A Clean-Cut History of 40 Wall Street

The building at 40 Wall St. in New York City, also known as the Trump Building, was one of the skyscrapers that got caught up in the race to be the tallest building in the world. For a time, 40 Wall St. held that distinction, but it only held the title for a few months before the Chrysler Building was completed. The history of 40 Wall St. includes a list of prominent names that helped to shape the financial history of the United States. It has seen its glory years, and it was also allowed to fall into a state of decay. But after more than 80 years of cutting a shape into the New York City skyline, it is safe to say that 40 Wall St. will likely be around for a very long time to come.

In 1913, the Woolworth Building was opened and stood as the tallest building in the world. For decades, the top architects in the country worked to develop a system to build a stable structure that was taller than the Woolworth Building. In April 1930, architect H. Craig Severance debuted his masterpiece. It was originally called the Bank of Manhattan Trust Building, and it stood 71 floors to reach 836 feet into the air. In May 1930, Severance's architectural rival William Van Alen opened the Chrysler Building and knocked Severance's creation off the top of the skyscraper list.

The rivalry between Van Alen and Severance was very personal and very heated. The two started off as partners who were determined to design a building taller than the Woolworth Building, but their differing personalities caused the two to clash and part ways. The opening of the Chrysler Building just one month after Severance debuted the Bank of Manhattan Trust Building was not seen as a coincidence by anyone familiar with the rivalry.

The original plan for the Bank of Manhattan Trust Building was to have it be 840 feet tall. But Severance had to make alterations to his plans to try and get his building done before the Chrysler Building was completed. Both the Chrysler Building and the Bank of Manhattan Trust Building broke ground around the same time. But when it was all over, the Chrysler Building measured a record-breaking 899 feet in height and crushed Severance's chances of having a sustained record.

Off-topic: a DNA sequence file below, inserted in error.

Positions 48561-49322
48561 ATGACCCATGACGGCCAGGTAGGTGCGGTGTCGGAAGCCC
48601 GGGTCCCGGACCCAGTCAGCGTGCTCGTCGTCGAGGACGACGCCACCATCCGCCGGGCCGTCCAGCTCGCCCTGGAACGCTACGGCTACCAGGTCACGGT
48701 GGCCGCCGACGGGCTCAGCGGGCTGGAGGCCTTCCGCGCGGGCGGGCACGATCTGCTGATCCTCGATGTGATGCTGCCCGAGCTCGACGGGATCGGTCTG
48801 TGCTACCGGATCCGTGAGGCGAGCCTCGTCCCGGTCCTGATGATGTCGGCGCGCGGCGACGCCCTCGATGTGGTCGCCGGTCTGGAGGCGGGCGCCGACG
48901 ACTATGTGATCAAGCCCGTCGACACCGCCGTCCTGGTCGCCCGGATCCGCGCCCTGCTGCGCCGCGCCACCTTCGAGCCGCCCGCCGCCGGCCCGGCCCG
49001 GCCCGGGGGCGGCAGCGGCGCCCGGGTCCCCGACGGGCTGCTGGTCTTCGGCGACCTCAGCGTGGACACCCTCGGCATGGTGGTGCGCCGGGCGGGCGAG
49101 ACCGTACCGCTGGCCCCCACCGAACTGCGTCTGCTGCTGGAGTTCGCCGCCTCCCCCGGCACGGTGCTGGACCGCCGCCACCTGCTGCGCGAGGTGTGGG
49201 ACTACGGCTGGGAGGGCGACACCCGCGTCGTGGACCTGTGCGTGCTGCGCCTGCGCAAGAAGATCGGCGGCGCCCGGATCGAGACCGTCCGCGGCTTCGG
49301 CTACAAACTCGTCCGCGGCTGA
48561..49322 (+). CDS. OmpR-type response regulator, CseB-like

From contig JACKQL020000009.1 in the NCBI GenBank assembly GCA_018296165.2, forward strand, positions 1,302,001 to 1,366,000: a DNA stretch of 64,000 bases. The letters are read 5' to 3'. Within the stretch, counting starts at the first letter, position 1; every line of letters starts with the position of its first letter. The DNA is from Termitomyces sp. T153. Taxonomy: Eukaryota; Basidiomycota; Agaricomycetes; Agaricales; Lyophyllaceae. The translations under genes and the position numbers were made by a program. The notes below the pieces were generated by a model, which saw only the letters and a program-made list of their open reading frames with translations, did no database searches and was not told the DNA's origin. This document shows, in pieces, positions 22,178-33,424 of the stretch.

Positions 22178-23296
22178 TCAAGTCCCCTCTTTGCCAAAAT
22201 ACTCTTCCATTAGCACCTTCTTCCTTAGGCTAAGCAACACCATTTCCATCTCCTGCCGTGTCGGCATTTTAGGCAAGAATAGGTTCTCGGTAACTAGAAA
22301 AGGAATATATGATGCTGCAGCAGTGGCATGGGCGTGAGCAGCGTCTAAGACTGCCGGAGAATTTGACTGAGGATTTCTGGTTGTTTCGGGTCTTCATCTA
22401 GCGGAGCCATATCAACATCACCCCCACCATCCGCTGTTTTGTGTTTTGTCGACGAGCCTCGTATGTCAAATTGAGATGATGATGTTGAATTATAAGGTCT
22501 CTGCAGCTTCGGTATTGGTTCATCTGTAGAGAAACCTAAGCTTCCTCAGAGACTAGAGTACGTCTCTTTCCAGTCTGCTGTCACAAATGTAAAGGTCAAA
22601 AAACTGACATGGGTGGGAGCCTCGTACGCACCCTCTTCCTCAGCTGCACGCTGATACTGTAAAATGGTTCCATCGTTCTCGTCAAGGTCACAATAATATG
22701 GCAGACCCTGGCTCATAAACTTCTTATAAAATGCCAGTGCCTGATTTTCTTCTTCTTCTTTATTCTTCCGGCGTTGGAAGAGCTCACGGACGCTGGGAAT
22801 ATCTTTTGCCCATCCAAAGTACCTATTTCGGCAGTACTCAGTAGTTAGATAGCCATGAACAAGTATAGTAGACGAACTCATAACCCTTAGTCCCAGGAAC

In 1946, 40 Wall St. was made famous when a C-45 Beechcraft airplane from the U.S. Army crashed into the 58th floor of the building. All five aboard the plane were killed in the crash, and it left a huge hole in the side of the building that many feared would weaken the building's structural integrity. The building stood tall and was completely repaired. The Army determined that the crash was the result of poor visibility due to fog.

In 1982, brothers Joseph and Ralph Bernstein purchased 40 Wall St., but it was unknown how they had received their financing. In 1986, Philippine President Ferdinand Marcos was deposed from power, and his assets in the United States were frozen. At that point, it was revealed that Marcos actually owned the building, and it was left abandoned.

In 1995, well-known businessman Donald Trump purchased 40 Wall St. and named it the Trump Building. To this day, Trump maintains that he paid only $1 million for the property, but conflicting reports indicate that he actually paid $10 million for it. Trump's initial plan was to renovate the upper floors of the building and turn them into exclusive apartments, but the costs for the renovation were prohibitive.

In 1998, the property was officially declared a New York City landmark by the New York City Landmarks Preservation Committee. In 2003, Donald Trump attempted to sell the building for $300 million but received no offers. At that point, the property started to be referred to by its address of 40 Wall St.

As of 2014, Donald Trump still owns 40 Wall St., and he maintains that it has a value of approximately $400 million. While the building is still officially on the market, there have been no offers that have met Trump's estimated value.

Here are some interesting links about 40 Wall St. and the people involved with its history: